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Visit Venice

Palazzo Ducale

The Doges Palace is a monumental piece of architecture and perhaps the most important site in Venice. The building was originally founded in the 14th and 15th century with other elements being added over the years. There are three main areas of the structure, the oldest being the closest to St. Mark's Basin (1340), the block facing St. Mark's Square took its present form in 1424 and the part facing the Grand Canal was built between 1483 and 1565.

As early as the 7th century the local affairs of Venice were governed by a Doge or Duke and despite being under the Byzantine Emperor the city was relatively autonomous. From the 10th to 11th century the Doge, his whole entourage, public offices, courtrooms, residential apartments, stables, prison, armory and other civil facilities were moved to the present site of the palace. The "Old Castle" was considered safe, a group of buildings were surrounded by strong walls with thick corner towers. Under Doge Ziani (1172-1178) additions to the structure and renovations were carried out following a destructive fire. In the 14th century the palace needed to be expanded again due to the increased number of participants in government affairs. Doge Franesco Foscari instigated further changes in the 15th century and several fires caused more renovations and construction. In the 17th century the prison was separated from the palace proper and constructed by Antonio Contin across the Bridge of Signs. So prisoners would be sentenced in the palace courtrooms and then walk across the bridge to the prison (or their execution), on their way they would sigh! After the fall of the Venetian Republic in 1797 the city was occupied by the French, the Austrians and finally in 1866 it joined unified Italy. In 1996 the palace became a public museum.

Visitors enter the Palazzo Ducale through the Porta del Frumento through a colonnade. The façade facing the lagoon is the oldest part of the palace there are sculptures on the corners by Filippo Calendari, Antonio Bregno and Matteo Raverti. Porta della Carta, a ceremonial entrance, was decorated by Giovanni and Bartolomeo Bon. Above the entrance are a bust of St. mark and the iconic statue of justice. On the bottom floor, where the kitchens used to be there is now the Museo dell'Opera. The courtyard is home to Sansovino's colossal statues, Neptune and Mars, which guard the Giants' Staircase. From the ground floor courtyard you go up to the first floor loggia and the Doge's Apartments.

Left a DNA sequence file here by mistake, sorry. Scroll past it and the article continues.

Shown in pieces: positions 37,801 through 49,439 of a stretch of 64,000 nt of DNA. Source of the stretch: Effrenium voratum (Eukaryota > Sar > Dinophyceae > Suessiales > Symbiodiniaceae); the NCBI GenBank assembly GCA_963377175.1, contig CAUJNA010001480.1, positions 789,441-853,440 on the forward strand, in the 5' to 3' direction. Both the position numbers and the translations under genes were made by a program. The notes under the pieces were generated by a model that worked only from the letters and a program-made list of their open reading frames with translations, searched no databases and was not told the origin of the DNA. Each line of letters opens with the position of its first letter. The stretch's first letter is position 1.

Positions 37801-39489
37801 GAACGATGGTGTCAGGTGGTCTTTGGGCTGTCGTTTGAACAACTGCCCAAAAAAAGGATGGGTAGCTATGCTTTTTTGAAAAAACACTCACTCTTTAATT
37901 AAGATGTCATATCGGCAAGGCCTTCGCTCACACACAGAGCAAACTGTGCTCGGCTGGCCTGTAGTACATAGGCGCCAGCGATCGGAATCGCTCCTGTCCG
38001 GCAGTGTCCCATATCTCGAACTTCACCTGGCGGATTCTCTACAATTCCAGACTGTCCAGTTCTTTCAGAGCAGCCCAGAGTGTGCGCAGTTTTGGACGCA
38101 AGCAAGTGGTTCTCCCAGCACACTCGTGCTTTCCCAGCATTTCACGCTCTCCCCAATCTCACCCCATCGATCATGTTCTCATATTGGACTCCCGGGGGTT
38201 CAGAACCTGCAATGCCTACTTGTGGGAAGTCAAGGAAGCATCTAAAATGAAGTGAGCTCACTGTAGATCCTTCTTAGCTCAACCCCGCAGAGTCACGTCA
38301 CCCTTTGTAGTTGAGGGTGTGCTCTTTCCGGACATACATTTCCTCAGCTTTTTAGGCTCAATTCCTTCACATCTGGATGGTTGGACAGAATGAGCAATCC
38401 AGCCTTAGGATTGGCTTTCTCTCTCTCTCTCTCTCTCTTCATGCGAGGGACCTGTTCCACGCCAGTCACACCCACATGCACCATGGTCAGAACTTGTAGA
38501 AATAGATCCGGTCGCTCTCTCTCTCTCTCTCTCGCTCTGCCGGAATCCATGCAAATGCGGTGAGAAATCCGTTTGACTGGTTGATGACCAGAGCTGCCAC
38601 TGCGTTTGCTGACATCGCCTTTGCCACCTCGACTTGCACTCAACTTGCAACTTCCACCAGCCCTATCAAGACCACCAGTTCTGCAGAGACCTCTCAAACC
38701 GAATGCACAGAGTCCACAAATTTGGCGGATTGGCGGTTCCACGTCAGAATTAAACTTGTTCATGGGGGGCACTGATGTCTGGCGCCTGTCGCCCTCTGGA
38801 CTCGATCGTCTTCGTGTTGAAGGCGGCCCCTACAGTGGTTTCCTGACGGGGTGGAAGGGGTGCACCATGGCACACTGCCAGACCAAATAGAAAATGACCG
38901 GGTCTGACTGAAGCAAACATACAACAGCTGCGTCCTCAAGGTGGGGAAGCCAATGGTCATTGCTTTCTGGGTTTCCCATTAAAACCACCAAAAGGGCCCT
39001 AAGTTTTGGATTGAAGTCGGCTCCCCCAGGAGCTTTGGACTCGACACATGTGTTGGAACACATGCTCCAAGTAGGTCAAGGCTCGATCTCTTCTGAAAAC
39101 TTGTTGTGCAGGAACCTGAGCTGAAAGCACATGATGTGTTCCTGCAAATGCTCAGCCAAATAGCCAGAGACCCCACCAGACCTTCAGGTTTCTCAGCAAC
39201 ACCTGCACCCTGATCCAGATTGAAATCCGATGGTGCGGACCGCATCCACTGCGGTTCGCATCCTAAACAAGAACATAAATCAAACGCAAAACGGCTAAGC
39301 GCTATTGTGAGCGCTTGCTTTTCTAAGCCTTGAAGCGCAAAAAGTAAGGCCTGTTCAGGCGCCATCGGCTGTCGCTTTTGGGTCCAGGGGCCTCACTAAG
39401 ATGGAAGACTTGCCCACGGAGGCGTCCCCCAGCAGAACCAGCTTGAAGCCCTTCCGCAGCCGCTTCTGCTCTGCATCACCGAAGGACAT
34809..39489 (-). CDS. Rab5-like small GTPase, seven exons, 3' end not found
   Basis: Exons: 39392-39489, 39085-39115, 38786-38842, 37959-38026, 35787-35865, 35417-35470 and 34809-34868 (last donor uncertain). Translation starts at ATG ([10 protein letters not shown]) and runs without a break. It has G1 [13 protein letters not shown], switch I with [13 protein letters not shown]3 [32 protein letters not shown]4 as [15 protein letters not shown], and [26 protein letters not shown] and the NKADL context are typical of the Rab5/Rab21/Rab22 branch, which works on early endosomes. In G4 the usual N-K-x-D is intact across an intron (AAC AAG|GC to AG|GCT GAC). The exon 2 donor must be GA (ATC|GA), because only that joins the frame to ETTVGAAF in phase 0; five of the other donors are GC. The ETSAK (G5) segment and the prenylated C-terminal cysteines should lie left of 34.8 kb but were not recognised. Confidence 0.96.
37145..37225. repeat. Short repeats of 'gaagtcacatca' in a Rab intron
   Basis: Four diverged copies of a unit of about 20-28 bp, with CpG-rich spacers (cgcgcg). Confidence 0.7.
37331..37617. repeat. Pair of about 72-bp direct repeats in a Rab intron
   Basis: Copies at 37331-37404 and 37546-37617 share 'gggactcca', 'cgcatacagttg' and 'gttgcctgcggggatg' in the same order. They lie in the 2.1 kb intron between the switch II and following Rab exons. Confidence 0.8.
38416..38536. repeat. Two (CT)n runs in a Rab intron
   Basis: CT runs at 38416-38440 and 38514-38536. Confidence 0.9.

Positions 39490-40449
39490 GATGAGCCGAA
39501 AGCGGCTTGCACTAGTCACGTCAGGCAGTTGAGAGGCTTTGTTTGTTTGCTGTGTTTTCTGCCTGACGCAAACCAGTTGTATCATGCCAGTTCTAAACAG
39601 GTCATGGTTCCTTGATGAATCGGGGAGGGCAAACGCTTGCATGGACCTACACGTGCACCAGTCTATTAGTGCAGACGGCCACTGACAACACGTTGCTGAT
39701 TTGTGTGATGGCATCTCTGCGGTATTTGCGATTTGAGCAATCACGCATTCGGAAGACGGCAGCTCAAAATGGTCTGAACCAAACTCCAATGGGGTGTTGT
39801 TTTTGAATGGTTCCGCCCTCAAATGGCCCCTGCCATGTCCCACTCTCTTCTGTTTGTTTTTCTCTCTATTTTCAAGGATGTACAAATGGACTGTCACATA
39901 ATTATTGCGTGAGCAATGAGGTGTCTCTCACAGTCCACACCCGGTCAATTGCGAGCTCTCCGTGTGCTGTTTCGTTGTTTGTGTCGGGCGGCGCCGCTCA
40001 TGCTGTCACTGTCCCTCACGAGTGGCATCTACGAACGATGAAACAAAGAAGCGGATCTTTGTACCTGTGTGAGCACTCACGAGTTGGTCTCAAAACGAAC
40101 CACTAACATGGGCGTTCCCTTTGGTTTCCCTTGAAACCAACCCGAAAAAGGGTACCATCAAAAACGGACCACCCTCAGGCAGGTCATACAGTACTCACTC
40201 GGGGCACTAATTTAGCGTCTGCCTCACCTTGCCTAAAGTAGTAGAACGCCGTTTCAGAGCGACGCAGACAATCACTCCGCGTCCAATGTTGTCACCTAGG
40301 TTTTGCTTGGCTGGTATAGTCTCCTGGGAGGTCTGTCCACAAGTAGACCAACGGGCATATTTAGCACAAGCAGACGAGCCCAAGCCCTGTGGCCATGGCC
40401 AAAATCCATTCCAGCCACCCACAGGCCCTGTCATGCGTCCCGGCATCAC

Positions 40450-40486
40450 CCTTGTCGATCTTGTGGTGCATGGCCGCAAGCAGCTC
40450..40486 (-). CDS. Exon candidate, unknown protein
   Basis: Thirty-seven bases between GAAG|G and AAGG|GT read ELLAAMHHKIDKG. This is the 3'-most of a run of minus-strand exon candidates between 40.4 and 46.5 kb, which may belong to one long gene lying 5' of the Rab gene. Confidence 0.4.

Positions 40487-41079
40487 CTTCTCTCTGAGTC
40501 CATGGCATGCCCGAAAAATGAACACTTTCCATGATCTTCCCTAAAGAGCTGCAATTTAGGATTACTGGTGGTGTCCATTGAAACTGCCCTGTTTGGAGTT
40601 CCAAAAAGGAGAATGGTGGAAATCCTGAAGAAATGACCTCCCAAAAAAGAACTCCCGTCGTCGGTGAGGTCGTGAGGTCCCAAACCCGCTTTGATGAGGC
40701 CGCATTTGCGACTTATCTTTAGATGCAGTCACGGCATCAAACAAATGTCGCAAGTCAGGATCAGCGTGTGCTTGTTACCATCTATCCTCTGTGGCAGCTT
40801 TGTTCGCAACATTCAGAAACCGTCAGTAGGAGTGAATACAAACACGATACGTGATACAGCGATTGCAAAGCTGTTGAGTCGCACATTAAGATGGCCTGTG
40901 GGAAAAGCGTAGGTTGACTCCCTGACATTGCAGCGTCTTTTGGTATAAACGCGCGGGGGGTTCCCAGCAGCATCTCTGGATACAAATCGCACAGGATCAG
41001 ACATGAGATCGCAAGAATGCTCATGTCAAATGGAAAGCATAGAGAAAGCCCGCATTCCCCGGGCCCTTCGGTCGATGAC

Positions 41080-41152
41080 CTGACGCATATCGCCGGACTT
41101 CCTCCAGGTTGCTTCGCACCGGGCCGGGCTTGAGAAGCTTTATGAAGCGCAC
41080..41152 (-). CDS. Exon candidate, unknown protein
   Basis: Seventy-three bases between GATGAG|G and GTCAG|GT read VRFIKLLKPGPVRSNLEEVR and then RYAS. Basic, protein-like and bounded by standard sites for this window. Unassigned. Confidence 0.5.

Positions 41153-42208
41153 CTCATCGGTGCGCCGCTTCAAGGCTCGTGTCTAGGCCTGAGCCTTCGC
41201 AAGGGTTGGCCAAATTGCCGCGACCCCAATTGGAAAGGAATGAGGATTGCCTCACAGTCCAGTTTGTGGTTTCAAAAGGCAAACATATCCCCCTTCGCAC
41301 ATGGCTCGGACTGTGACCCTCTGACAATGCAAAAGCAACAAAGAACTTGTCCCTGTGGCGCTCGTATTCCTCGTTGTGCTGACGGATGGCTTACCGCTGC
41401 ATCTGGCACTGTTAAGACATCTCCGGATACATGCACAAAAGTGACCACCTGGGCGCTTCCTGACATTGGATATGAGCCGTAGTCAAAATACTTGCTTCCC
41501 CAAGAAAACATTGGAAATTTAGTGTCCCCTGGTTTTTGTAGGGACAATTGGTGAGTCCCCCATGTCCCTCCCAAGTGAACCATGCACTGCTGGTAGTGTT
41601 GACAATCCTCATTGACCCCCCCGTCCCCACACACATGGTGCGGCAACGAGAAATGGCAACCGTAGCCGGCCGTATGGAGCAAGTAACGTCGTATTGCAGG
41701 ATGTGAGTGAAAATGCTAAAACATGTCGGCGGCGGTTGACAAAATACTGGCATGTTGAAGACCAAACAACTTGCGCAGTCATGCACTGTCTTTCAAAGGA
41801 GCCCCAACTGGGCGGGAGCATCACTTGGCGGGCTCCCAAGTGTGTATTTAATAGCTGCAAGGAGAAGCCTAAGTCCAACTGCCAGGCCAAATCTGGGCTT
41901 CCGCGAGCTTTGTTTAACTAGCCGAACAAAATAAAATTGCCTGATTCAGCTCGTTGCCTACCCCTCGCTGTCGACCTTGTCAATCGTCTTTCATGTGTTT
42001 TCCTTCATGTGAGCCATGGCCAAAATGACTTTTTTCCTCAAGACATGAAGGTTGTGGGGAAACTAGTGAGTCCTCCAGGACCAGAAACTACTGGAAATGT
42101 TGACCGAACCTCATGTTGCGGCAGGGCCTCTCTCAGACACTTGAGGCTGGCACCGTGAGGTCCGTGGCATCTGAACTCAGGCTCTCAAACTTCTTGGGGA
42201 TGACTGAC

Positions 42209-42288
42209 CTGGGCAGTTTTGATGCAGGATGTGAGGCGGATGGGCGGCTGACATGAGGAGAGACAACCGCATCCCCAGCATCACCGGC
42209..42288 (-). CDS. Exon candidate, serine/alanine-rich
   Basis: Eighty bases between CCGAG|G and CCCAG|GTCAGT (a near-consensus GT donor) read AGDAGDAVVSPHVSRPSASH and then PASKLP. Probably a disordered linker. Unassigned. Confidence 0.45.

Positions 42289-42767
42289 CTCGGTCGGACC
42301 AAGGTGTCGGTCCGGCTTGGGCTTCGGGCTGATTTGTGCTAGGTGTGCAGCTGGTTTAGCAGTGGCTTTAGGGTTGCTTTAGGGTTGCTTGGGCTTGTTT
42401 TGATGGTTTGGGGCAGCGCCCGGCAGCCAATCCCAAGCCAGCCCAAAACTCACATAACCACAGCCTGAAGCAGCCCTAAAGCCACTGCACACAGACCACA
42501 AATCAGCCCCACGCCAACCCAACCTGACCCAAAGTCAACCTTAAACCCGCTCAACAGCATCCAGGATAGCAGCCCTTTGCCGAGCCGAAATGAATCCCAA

In the Doge's Apartments are a number of exquisite rooms each more beautiful than the next. There are frescoes by Giuseppe Salviati and Titian, carved wooden ceilings; marble reliefs by Antonio and Tullio Lombardo; ancient maps; paintings by Andrea Vicentino; Vittore Carpaccio's painting Andante Lion and numerous stunning works of art. The palace has a series of hidden passages ways which connect different rooms like the stairway behind a small door in the Shield Hall which leads to the Philosopher's Room.

Some of the many things not to miss on a visit to the Doge Palace are the arcade statues by Filippo Calendario; the Foscari Arch; the Prisons; paintings by Tintoretto, Veronese and Bella; the Sala del Collegio where you can see the Doge's throne; Tintoretto's ceiling frescoes in the Sala del Senato and Tiepolo's painting of Neptune Bestowing Gifts Upon Venice in the Sala del Consiglio dei Dieci. For a really interesting visit take the Secret Itinerary Tour of the Palazzo Ducale.

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